The accession countries have radically reoriented their trade towards the EU, and are now subject to the fluctuations of the EU's growth rates and contending with more or less structural trade deficits. By deepening poverty and unemployment, the criteria imposed by the EU on the accession countries are in fact making EU membership more and more costly - while the lid remains clamped down tight on the European budget. The EU will no doubt cut the aid given to Southern European countries rather than extend Common Agricultural Policy subsidies to Eastern European farmers.

The EU's failures in terms of the crisis in ex-Yugoslavia and the wars there have encouraged NATO's redefinition and eastward expansion. NATO's eastwards expansion enables the United States to have an influence on the future member states of the EU and on those of its periphery, in particular in the Balkans, offering the latter a substitute for EU membership.


6 Alternation in office without any real political alternative has become the norm behind the new political pluralism. Abstention rates continue to rise, it is hard to put together parliamentary majorities for governments, and financial scandals are spreading to taint all the parties in power, whatever their labels. The rapid and general return to office of ex-Communists through the ballot box has shown people's deep disillusionment with neo-liberal prescriptions and their hope for more social policies. But their hopes have been quickly dashed by the ex-Communist parties' social-liberal transformation.



Documents : Fifteenth World Congress - 2003

Role and tasks of the Fourth International








8 Within the European Union, brutal neo-liberal policies derive from a supranational, proto-state apparatus that directly affects every aspect of everyday life and therefore the lives of wage earners. Up against this, the official European trade-union movement has a disastrous record. Existing structures must be activated; direct initiatives must be taken. This includes: solidarity with specific struggles waged in one country but meaningful for all of Europe; co-ordination of sectoral strikes; development of campaigns and mobilizations around partial demands; and establishment of a comprehensive social programme. But above all, these trade-union problems immediately raise the necessity of a political strategy for the workers' and social movement, and an alternative to the existing society and state institutions (see the resolutions of the last World Congress).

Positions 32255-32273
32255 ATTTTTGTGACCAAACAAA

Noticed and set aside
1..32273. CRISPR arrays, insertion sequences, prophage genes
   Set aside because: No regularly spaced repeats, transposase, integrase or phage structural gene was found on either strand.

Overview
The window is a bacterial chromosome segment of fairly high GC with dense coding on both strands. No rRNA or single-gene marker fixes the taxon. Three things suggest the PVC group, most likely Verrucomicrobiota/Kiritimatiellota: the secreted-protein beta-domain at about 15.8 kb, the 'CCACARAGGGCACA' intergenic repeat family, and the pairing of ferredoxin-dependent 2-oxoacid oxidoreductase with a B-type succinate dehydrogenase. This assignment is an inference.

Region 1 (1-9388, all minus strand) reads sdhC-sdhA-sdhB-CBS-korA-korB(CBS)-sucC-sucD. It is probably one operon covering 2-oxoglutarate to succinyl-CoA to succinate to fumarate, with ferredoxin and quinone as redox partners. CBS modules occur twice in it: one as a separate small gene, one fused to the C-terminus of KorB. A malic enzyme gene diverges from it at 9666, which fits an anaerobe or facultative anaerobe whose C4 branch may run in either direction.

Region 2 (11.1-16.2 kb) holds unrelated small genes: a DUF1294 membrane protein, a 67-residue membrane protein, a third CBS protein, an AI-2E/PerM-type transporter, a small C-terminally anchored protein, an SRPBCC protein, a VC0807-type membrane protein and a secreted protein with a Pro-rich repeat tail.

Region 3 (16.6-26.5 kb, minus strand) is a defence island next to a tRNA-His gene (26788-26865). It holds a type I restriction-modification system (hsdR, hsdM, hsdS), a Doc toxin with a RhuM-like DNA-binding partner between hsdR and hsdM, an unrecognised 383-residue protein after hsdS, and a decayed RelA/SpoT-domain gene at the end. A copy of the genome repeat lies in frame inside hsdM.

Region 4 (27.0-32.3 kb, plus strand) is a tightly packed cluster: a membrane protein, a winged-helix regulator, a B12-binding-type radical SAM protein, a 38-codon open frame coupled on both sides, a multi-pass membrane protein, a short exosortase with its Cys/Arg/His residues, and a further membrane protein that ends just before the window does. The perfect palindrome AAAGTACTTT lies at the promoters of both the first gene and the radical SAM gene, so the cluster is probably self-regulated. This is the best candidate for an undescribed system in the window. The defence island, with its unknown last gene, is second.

We will continue our strategic task of contributing to an active trade-union movement in Europe, through activity in the major trade-union federations in the European Trade Union Confederation, in the radical unions and all movements and networks linked to the proletariat (for example the Euromarches movement). Practical links must also be made between union activists (shop stewards, etc.) to build genuine international solidarity within giant corporations and their subsidiaries.






1 Our goal is to form proletarian parties that:

  are anti-capitalist, internationalist, ecologist and feminist;

  are broad, pluralistic and representative;

 are deeply attached to the social question and steadfastly put forth the immediate demands and social aspirations of the world of labour;

  express workers' militancy, women's desire for emancipation, the youth revolt and international solidarity, and take up the fight against all forms of injustice;

  base their strategy on the extra-parliamentary struggle and the self-activity and self-organization of the proletariat and the oppressed; and

  take a clear stand for expropriation of capital and (democratic, self-managed) socialism.




2 The struggle for such parties will go through a series of stages, tactics and organizational forms, specific to each country. Such an anti-capitalist recomposition must pursue a key objective from the outset: creating an effective, visible polarization between it and all the forces loyal to social neo-liberalism (social democracy, post- Stalinism, ecologists, populists) in order to accelerate their crisis and give it a positive outcome.

This requires: